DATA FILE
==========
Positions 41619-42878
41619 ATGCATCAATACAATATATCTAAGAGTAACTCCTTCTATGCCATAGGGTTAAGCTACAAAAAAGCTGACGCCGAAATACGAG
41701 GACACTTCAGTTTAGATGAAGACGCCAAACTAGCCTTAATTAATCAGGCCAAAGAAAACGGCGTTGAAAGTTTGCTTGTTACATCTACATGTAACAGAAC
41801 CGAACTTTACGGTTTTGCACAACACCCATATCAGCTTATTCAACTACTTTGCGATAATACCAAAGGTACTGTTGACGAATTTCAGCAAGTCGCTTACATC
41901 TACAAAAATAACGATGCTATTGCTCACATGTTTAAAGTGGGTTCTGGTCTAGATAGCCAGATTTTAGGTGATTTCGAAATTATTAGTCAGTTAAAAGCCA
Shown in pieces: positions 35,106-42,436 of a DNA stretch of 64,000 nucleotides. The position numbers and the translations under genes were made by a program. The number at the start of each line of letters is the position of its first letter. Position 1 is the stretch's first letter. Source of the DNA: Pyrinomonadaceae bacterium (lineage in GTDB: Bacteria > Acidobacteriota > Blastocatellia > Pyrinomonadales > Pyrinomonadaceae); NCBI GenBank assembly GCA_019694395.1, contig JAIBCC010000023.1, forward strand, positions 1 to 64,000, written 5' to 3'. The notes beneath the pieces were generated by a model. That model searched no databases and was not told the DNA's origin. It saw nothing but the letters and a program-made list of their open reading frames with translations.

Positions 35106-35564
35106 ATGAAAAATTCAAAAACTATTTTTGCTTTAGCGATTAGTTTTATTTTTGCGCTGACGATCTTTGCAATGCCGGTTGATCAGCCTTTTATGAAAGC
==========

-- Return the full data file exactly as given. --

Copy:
Positions 41619-42878
41619 ATGCATCAATACAATATATCTAAGAGTAACTCCTTCTATGCCATAGGGTTAAGCTACAAAAAAGCTGACGCCGAAATACGAG
41701 GACACTTCAGTTTAGATGAAGACGCCAAACTAGCCTTAATTAATCAGGCCAAAGAAAACGGCGTTGAAAGTTTGCTTGTTACATCTACATGTAACAGAAC
41801 CGAACTTTACGGTTTTGCACAACACCCATATCAGCTTATTCAACTACTTTGCGATAATACCAAAGGTACTGTTGACGAATTTCAGCAAGTCGCTTACATC
41901 TACAAAAATAACGATGCTATTGCTCACATGTTTAAAGTGGGTTCTGGTCTAGATAGCCAGATTTTAGGTGATTTCGAAATTATTAGTCAGTTAAAAGCCA
Shown in pieces: positions 35,106-42,436 of a DNA stretch of 64,000 nucleotides. The position numbers and the translations under genes were made by a program. The number at the start of each line of letters is the position of its first letter. Position 1 is the stretch's first letter. Source of the DNA: Pyrinomonadaceae bacterium (lineage in GTDB: Bacteria > Acidobacteriota > Blastocatellia > Pyrinomonadales > Pyrinomonadaceae); NCBI GenBank assembly GCA_019694395.1, contig JAIBCC010000023.1, forward strand, positions 1 to 64,000, written 5' to 3'. The notes beneath the pieces were generated by a model. That model searched no databases and was not told the DNA's origin. It saw nothing but the letters and a program-made list of their open reading frames with translations.

Positions 35106-35564
35106 ATGAAAAATTCAAAAACTATTTTTGCTTTAGCGATTAGTTTTATTTTTGCGCTGACGATCTTTGCAATGCCGGTTGATCAGCCTTTTATGAAAGC